When Sonny Bou invited Dinah and I to climb Mount Wardle we didn't expect an adventurous trip, one that would include extensive bushwhacking, unusual mountain features and a descent in a thunderstorm.
I hadn't heard of the mountain so before the trip I Googled "Mount Wardle" and learned that a guy fell and died while climbing the east face. However, after studying the map it was apparent that the southwest ridge offered a safer ascent. Moreover, Rick Collier on Bivouac.com called it "relatively easy" and a "moderate scramble." He even suggested it should have been added to Alan Kane's Scrambling book. But neither Sonny nor I had membership access to Bivouac.com so we couldn't read the entire trip report. Sonny proposed reaching the southwest ridge using a lookout road.
We parked at the gated entrance of a gravel pit but after a 20-minute fruitless search for the road we headed back to the car. That's when we discovered the road leading to the lookout; so overgrown it was recognizable only after careful scrutiny.
We had to bushwhack parts of the road but eventually we reached the lookout, gaining 400 m in the process. Little remains of the lookout other than the cement foundations. The site was covered in trees so there were no views.
From the lookout we set off along the ridge to the summit. The first few hundred metres were extreme bushwhacking but it eased up slightly after that. We continued bushwhacking for nearly two hours before finally reaching a clearing. After gaining a high point we saw our objective at the north end of a ridge. At the south end of the ridge was a high point which I call the "South Peak." The South Peak could be reached by hiking but we couldn't see what lay in store after that.
Before we reached the South Peak, we viewed some incredible landscape. There were ridges of silvery shale. A scree bowl rose to meet the east rock face to form an undulating rim. And below the South Peak was a strange, deep hole.
At the South Peak we found a cairn. After that, an exposed ridge led to the true summit. I was dismayed to find that this was not a moderate scramble, but a difficult one. Immediately beyond the South Peak, the ridge dips slightly and narrows to a foot or two. A fall on either side here would be deadly. Sonny, seemingly oblivious to the exposure, walked across. I grabbed the ridge rock in both hands and started down. I soon realized that for me it would be slow going. If there were more cruxes like this, which appeared to be the case, I was not psyched up for the challenge so I backed down. (Later, Sonny told me that that first section was the hardest part. See his trip report.)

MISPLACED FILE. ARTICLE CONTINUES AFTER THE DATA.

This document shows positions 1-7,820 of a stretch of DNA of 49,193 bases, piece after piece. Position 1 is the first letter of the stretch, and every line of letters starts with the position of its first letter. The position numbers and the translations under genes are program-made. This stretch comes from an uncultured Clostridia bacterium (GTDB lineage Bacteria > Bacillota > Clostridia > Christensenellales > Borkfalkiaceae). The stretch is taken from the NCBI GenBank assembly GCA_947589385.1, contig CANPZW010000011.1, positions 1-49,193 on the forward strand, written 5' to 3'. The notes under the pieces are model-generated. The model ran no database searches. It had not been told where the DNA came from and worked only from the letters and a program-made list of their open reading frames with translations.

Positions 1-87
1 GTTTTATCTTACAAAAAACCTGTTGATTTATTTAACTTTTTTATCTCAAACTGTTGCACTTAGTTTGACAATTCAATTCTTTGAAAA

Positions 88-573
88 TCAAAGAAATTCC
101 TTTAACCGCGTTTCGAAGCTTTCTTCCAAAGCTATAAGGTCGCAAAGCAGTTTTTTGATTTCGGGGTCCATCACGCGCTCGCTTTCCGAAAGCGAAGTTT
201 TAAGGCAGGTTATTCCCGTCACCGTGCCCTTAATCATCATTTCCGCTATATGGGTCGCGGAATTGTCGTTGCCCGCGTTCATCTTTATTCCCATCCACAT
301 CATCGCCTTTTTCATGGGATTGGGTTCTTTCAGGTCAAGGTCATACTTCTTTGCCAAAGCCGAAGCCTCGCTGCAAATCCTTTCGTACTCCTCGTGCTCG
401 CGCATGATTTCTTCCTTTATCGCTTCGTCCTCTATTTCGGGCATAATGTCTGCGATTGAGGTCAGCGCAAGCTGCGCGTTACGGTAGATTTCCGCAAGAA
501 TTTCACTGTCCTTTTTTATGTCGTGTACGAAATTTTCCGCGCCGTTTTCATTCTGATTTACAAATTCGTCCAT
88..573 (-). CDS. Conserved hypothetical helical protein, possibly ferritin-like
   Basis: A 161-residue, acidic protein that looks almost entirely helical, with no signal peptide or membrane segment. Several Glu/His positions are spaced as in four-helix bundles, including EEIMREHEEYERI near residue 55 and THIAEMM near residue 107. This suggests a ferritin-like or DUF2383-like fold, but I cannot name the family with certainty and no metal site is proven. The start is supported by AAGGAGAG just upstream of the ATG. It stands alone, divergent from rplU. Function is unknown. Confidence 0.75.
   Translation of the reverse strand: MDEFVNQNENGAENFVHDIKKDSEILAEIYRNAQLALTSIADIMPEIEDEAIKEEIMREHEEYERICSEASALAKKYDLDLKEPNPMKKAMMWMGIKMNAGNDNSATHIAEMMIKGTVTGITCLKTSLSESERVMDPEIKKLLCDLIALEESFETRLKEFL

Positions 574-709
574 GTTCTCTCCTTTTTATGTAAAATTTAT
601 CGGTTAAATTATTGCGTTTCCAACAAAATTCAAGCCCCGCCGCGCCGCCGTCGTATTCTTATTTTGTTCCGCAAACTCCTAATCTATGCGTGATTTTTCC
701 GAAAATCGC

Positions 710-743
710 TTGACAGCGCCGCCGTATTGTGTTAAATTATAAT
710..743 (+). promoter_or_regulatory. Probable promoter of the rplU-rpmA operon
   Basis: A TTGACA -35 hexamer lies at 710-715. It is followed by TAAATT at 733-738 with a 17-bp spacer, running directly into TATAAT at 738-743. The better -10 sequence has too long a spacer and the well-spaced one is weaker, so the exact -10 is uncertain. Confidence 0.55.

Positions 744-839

Dinah and I hung out at the South Peak while Sonny continued to the true summit. After he returned we started our descent. We wanted to avoid the long bushwhack back to the lookout so we decided to take our chances and drop down the east slope after reaching the treeline. We came down a gully just as a storm moved in. As we descended, we saw lightning and heard rolls of thunder all around us. It rained lightly, but we didn't feel a need to put on our jackets.
We reached the bottom but we still had to bushwhack to the highway in wet vegetation. We were soaked by the time we hit the pavement. We were also 50 m below and 1.5 km from our start point. Still, the highway walk was better than bushwhacking the ridge!
If there is a route that avoids the awful bushwhacking it would be worth climbing Mount Wardle for its unique landscape.
We bushwhacked from the lookout (bump on the left) to Mount Wardle.
The road to the fire lookout
One of the foundations of the lookout
Trees seem to mimic Dinah's bowed head at a clearing
Reaching the treeline. The gravel pit is on the left and the lookout is below centre.
Taking a break with the summit between us
Hiking on shale
Steep terrain below the summit
Split Peak in the centre
Graceful rim of the east face
More shiny shale
Slogging up to the South Peak
Sonny heads for the rim
Just below the South Peak is a strange hole (right)
En route to the true summit, Sonny pauses to take a picture
Dinah and I on the south summit; Sonny is on the true summit behind us.
Sonny strikes a pose on the summit
A thunderstorm passes by us on our descent
Looking down the descent drainage
Sonny wades through wet vegetation
Last look at Mount Wardle
82 K/15 Spillimacheen